The current climate in connection with the COVID-19 pandemic has had a significant impact on Québec businesses. This includes forcing employers to review their working methods and the application of health and safety standards and, in some cases, this causes administrative reorganizations.

This article is a reminder of certain principles relating to labour and employment law that are being tested in this time of crisis.

Employer’s duty to protect the health and ensure the safety

The Act respecting occupational health and safety (the “Act”) provides that every employer must take the necessary measures to protect the health and ensure the safety and physical well-being of his worker [1].

While the Québec government has imposed the closure of all non-essential businesses, effective at midnight on March 24, 2020, the above-mentioned security duty imposed on the employer is imperative in the fight against the COVID-19 pandemic. Indeed, it is essential for each corporation that does not offer essential services to comply with this new government directive, which is part of a common desire to stop the spread of the virus and above all, to protect the health of citizens.

Maintaining the opening of businesses offering non-essential services, or the absence of appropriate sanitary measures in businesses offering essential services, such as food markets, could jeopardize the health and safety of employees. A corporation that would fail to fulfill its duty to ensure safety and health protection, as well as its directors, could face significant fines, which could reach the amount of $60,000 [2], under the Act.

Faced with such a situation, an employee could refuse to perform his work. In fact, the Act provides that “a worker has a right to refuse to perform particular work, if he has reasonable grounds to believe that the performance of that work would expose him to danger to his health, safety or physical well-being, or would expose another person to a similar danger”. Failure by employers to comply with government directives could pose a risk of contamination with COVID-19, which would most likely justify the exercise of this right of refusal.

Employee layoff

In recent weeks, COVID-19 has resulted in a significant slowdown in the operations of many businesses, even forcing some to lay off workers to ensure their viability.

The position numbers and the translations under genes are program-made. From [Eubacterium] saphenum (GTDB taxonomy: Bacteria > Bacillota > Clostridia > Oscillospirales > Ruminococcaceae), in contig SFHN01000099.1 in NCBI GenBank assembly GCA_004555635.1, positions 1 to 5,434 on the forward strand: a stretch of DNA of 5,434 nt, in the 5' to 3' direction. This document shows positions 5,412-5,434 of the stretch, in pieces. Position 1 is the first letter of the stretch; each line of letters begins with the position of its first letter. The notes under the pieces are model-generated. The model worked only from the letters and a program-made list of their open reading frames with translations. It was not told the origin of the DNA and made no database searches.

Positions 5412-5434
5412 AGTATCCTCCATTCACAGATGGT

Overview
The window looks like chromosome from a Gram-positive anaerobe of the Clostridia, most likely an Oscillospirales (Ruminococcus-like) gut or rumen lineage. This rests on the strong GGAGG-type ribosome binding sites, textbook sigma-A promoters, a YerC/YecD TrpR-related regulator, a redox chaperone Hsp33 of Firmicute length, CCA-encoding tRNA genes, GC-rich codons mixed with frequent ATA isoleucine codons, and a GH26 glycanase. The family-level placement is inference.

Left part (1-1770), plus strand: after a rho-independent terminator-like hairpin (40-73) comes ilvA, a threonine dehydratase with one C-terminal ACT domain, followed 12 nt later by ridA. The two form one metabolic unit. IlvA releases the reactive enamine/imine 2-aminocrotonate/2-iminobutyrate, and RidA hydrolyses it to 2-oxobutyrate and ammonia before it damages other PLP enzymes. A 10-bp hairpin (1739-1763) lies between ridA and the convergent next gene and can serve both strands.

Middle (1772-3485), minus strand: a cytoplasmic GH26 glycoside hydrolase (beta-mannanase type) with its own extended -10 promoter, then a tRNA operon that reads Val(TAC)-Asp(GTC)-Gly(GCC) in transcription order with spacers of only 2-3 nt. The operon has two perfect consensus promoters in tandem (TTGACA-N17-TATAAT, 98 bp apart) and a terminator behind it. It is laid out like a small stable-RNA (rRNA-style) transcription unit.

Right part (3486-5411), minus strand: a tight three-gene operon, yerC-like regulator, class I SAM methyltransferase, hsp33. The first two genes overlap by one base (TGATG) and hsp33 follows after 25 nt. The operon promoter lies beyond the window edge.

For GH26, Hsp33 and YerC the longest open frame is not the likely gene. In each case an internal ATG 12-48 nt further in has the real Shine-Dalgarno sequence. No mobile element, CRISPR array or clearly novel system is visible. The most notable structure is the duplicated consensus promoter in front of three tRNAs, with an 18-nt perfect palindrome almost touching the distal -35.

The layoff ordered by the employer for an economic reason temporarily suspends the contract of employment between the employer and the employee. In other words, a laid-off employee may be called back to work. The employee retains his employment relationship for the duration of his layoff and, therefore, the contractual relationship is maintained.

A layoff considered for a period of more than six (6) months or which will last for such a period will oblige the employer to give the employee written notice of his temporary termination of employment or to pay him compensation in lieu of notice, all in accordance with the provisions of the Act respecting labour standards [3].

However, the Act respecting labour standards provides that the employer is not bound to the foregoing obligations if the layoff results from a case of force majeure [4], an unforeseeable and irresistible event [5] to which the pandemic COVID-19 could be assimilated. As such, consulting legal advice could be beneficial.

Easing Measures

Faced with the current situation, all employers are encouraged to review their policies, in particular by, among other things, increasing the number of paid sick leave that an employee is authorized to take, by allowing employees to use their vacation days as paid leave or even by adjusting the terms of the work performance in the context where it is possible by telework. Employers should therefore be innovative and creative in order to retain the workforce they have.

By Mathieu Tremblay

[1] Article 51 of the Act respecting occupational health and safety, chapter S-2.1;

[2] Supra note 1, art. 237;

[3] Article 82 of the Act respecting labour standards, chapter N-1.1;

[4] Supra note 3, art. 82.1;

[5] Force majeure was the subject of a detailed review in an article published on March 23, 2020, on this same blog.